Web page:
India's Hardik Pandya celebrates with skipper Virat Kohli. Photograph:( Reuters )
'When he comes to bowl, he thinks like a batsman. He actually wants the ball under pressure because he thinks like a batter, so he can check their body language and know what to bowl and when,' said Kohli
For someone as flamboyant off the pitch as on it, it is fitting that Hardik Pandya's transformation into India's reliable fifth bowler has been nothing less than spectacular at this year's Cricket World Cup.
The 25-year-old, known for his flashy clothes and love for bling, arrived in England with many wondering if he was good enough for the fifth bowler's job in his maiden World Cup.
The seam-bowling all-rounder has since effortlessly dispelled any shred of doubt with a string of stellar performances with the ball.
He bowled his full 10 overs against Australia, Afghanistan, England and Bangladesh. India's opening fixture against South Africa was the only match where the opposition lasted 50 overs and Pandya did not complete his quota.
He now inspires so much confidence in Virat Kohli that the India captain went with only five bowlers in Tuesday's victory against Bangladesh which secured their place in the semi-finals.
"We experienced that Hardik, when put under pressure has, come back really well in this tournament..." Kohli said of what prompted his "gamble" with the bowling attack.
"He finds a way to contain the runs and get you wickets. He's really looking forward to do stuff for the team, that's really helping his cricket," Kohli said.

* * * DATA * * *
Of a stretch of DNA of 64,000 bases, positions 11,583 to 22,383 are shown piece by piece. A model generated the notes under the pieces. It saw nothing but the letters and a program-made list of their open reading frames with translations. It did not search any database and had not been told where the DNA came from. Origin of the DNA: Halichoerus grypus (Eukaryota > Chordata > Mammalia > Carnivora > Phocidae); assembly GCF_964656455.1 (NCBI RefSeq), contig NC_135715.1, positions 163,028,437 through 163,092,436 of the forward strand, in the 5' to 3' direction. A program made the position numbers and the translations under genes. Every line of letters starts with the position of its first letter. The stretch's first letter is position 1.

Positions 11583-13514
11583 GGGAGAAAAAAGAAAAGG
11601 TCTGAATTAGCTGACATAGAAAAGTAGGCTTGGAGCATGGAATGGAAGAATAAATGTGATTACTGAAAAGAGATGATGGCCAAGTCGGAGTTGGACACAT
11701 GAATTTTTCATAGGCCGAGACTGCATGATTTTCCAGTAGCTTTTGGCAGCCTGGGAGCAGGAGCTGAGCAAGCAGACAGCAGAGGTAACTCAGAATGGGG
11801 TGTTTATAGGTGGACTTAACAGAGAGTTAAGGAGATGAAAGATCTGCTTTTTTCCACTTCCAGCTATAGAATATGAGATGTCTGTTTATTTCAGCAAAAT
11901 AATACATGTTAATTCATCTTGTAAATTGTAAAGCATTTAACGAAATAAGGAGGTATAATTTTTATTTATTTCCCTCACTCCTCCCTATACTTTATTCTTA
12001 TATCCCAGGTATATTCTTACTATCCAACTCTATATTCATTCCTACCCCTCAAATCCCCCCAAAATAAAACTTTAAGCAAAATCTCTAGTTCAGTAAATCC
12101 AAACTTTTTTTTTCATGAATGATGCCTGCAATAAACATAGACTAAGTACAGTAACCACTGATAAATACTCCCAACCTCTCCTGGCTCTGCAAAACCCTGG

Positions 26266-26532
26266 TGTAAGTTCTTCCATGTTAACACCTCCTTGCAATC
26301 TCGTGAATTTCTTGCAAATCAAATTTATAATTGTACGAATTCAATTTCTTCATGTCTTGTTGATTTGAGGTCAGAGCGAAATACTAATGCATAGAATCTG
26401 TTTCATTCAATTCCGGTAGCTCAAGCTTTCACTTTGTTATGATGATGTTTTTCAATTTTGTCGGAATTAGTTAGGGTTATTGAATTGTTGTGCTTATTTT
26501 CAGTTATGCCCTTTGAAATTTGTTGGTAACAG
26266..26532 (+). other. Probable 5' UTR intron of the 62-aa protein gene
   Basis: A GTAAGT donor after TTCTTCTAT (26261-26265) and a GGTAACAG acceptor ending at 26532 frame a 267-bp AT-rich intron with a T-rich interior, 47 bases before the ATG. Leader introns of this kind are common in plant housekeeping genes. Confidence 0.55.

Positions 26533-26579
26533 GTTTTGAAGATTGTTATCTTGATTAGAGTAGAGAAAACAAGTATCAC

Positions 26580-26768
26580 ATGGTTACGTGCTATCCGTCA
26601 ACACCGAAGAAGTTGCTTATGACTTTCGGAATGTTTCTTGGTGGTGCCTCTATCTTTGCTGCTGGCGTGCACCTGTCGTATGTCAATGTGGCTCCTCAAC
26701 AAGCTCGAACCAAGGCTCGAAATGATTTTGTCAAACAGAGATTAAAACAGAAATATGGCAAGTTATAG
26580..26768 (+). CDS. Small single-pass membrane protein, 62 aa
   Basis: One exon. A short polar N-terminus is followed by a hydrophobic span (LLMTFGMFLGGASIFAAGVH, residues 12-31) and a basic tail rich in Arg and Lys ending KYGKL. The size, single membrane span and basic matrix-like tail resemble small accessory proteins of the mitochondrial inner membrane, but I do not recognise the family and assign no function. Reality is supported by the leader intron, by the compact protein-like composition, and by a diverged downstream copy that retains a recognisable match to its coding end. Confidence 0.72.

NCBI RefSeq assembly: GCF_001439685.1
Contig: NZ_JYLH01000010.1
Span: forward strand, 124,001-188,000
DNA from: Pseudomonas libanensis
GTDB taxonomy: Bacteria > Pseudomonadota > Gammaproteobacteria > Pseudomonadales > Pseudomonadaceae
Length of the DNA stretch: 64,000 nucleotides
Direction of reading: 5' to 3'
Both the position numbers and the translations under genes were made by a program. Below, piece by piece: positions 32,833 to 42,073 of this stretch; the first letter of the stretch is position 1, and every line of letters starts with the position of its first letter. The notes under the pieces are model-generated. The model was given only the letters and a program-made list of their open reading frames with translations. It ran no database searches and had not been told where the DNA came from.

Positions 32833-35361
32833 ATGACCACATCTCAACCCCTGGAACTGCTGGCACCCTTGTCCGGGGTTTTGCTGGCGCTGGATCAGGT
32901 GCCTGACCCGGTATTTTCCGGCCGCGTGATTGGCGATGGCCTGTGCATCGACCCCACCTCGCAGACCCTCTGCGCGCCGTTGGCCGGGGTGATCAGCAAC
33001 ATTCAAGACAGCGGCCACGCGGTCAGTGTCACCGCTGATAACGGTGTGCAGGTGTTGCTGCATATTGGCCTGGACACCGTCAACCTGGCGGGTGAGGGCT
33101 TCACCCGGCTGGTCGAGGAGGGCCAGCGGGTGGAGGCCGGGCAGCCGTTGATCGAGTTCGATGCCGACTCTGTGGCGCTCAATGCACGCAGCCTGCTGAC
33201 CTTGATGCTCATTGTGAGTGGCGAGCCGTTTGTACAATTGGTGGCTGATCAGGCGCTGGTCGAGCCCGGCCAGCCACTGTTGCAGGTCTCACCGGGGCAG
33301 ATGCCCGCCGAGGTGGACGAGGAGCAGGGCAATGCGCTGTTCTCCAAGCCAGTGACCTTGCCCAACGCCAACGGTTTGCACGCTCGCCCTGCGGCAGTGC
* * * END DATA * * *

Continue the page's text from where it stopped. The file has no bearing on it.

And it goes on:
Pandya claimed 3-60 on Tuesday and his victims included Bangladesh talisman Shakib Al Hasan, who top-scored for his side with 66, and Liton Das, who he dismissed with a trademark short ball.
The all-rounder has fine-tuned his bowling and appears to have returned wiser from a brief suspension earlier this year for his comments about women on a television show in January.
Kohli suggested that underneath Pandya's casual exterior lies a cerebral cricketer who draws from his experience as an all-rounder to outwit batsmen.
"When he comes to bowl, he thinks like a batsman," Kohli said. "He actually wants the ball under pressure because he thinks like a batter, so he can check their body language and know what to bowl and when. He's bowling really well for us."
Bowling coach Bharat Arun had earlier explained how much Pandya had evolved to fit the fifth bowler's role.
"It was a big challenge for him to bowl those 10 overs, and he realised that to be able to bowl those 10 overs 'I need to develop a certain armoury in my bowling'," Arun said in Manchester last month.
"And that's what he's worked on. He's worked on his slow balls, his slow bouncers, and he’s also worked on perfecting his bouncers. All these put together have given him the confidence to go through those 10 overs," said Arun.